—Questions and Answers—
What kind of wood was used?
Exactly what are “kits” or “packages”?
My research answered several questions I had about the company, but also raised additional questions. One item of note is that this latter article mentions nearly all of the cooperage items produced are made “from native pine bought in the vicinity of their mills.” This is important because I had thought they would be using white oak. The article also mentions exactly what was made: “This concern manufactures lumber, kits, pails, kegs, half-barrels and barrels.” Other product notices mention kits–fish kits and syrup packages. I researched for a long time and almost gave up trying to figure out what these were.
I give Rick Holmes and the Tales of Old Derry article he wrote in the Derry News of 8 October 2009 for uncovering what these kits were. In that story Rick details how cooperage kits are “loose barrel staves bundled together. Each ‘kit’ when reassembled would make one barrel.” Of course fishing boats are not roomy so every bit of space counted. Much easier to have the barrels in ‘kits’ that could be assembled when needed. Syrup kits or packages would be to hold maple syrup or any other kind of sweet syrup such as corn syrup.
As for the competitors–Fessenden and Lowell definitely had several. There must have been a good demand for these products, along with an excellent supply of pine wood in Southern New Hampshire, as my research shows several cooperages existed in the area. This story only mentions two.
Proctor Brothers & Company
The Boston Globe of 1 August 1913 included an obituary of Ira H. Proctor, “operator of the largest New England manufacturers of fish barrels and kits and cooperage stock, senior member of the firm of Proctor Brothers, died at midnight at his home on Prospect St. (Nashua NH)….he was born in Hollis NH Aug 27, 1843 and was educated in the schools of Hollis and the New Ipswich Academy. He and his brother, Nathaniel H. Proctor, began the manufacture of barrels in their native town, moving to Nashua in 1881, where they built a large cooperage. They also established a cooperage in New Jersey and sawmills in different places. Ira H. Proctor served in the Legislature and City Government, being a consistent Democrat of the old school. He was a 32d degree Mason, an Odd Fellow, a Knight of Pythias and a Red Man. He was never married.”
The History of Nashua NH states: “Proctor Brothers and Company, In 1881 they purchased several acres of land in Nashua and built a large steam mill, cooper shops, and storehouses, and greatly increased their business [the factory was built on Marshall and Hollis Streets in Nashua NH, and in 1882 other large factory buildings on Tyler Street]…. From time to time additions have been made to the mill, several large storehouses have been built, also twenty-one tenements have been erected for their workmen. Their business has steadily increased and improvements have been made until their plant covers an area of ten acres located on three side tracks of the Boston & Maine railroad. At the present time their business facilities, located as they are in one of the best shipping points in the east, are not excelled by any manufacturer of the kind in New England. In the spring of 1896 their plant on Hollis street was damaged by fire to the extent of $12,000.” Nathaniel H. Proctor’s sons, Clayton B., and Roscoe F., were taken into the firm. The business manufactured kegs,barrels,pails and kits,and also wholesale and they were retail dealers in building materials. [See Nashua’s 75 years of progress 1853-1928]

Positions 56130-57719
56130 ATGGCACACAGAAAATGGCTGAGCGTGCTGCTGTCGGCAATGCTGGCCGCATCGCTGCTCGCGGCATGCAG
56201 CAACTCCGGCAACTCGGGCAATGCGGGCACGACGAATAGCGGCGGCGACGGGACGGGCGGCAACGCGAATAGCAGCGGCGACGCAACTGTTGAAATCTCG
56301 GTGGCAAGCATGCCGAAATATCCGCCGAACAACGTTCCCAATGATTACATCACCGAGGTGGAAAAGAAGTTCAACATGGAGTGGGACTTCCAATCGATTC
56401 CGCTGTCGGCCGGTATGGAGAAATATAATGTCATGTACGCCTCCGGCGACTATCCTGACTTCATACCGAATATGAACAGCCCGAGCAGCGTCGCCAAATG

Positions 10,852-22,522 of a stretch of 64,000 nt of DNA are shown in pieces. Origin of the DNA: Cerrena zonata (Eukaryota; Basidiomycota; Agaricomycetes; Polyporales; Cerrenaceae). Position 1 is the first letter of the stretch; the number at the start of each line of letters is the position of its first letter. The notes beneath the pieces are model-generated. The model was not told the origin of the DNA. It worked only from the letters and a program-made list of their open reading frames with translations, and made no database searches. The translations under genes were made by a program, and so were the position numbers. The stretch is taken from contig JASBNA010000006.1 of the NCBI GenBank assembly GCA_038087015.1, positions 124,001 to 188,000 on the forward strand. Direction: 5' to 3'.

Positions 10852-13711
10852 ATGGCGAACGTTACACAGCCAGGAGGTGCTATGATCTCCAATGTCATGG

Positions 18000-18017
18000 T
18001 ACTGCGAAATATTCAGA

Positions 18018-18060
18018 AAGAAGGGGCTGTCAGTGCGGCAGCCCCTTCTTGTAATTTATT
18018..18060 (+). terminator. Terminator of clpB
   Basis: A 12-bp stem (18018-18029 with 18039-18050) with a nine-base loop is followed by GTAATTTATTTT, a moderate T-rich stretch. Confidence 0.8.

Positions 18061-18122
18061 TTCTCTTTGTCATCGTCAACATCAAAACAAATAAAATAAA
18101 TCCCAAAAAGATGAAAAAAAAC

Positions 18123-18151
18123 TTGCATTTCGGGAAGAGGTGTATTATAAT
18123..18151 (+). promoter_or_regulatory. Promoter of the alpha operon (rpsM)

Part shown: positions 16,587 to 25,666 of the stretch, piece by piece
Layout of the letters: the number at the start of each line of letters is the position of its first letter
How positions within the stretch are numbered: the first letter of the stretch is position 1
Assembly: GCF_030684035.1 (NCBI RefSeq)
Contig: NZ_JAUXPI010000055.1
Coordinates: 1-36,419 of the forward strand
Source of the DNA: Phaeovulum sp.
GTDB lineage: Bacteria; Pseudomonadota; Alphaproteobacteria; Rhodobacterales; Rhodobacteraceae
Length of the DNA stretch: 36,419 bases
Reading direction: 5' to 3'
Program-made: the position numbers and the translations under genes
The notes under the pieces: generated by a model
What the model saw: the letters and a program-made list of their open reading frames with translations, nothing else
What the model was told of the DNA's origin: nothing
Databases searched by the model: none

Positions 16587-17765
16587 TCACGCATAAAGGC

–Coburn and Sanders Barrel Factory–
In 1875 this establishment was built in Derry New Hampshire. According to an article in the Derry News, the first year in business they produced 1800 barrels. James F. Coburn bought out his partner and then increased the business, producing 75,000 barrels by 1881, with 40 employees. That same year they began making kits in addition to barrels. The factory burnt twice. When the factory was burnt to the ground the second time, in 1891 with a total loss, it was never rebuilt. [See story for details.]
The Fitchburg Sentinel newspaper ran an obituary that included this information: “James F. Coburn died in September of 1922 at his summer home at Canobie Lake in Salem NH of heart trouble. “He was born in West Townsend MA in December of 1852, attended the local schools there, where his father had a store. In 1874 he married a local girl, Miss Hattie Taft, then moved to Derry NH….He was representative to the general court at Concord NH as a Democrat, and a member of the I.O.O.F. He left a widow, Mrs. Hattie Coburn; two daughters, Anna Coburn and Mrs. Frank Cover of Lowell; a son George Coburn who conducts a general store near Canobie Lake NH; several grandchildren; two sisters, Mrs. William F. Neal of Derry NH and Mrs. Lutie Osgood of Needham.”
—The People Involved with Fessenden & Lowell—
There were several families instrumental in the success of Fessenden & Lowell Co. Among those individuals and their families that I will be writing about in separate articles are:
Anson D. Fessenden, and his descendants (and ancestors)
Levi Lowell, and his descendants (and ancestors)
Anson Alfonso Platts (a Lowell cousin, but will include him separately)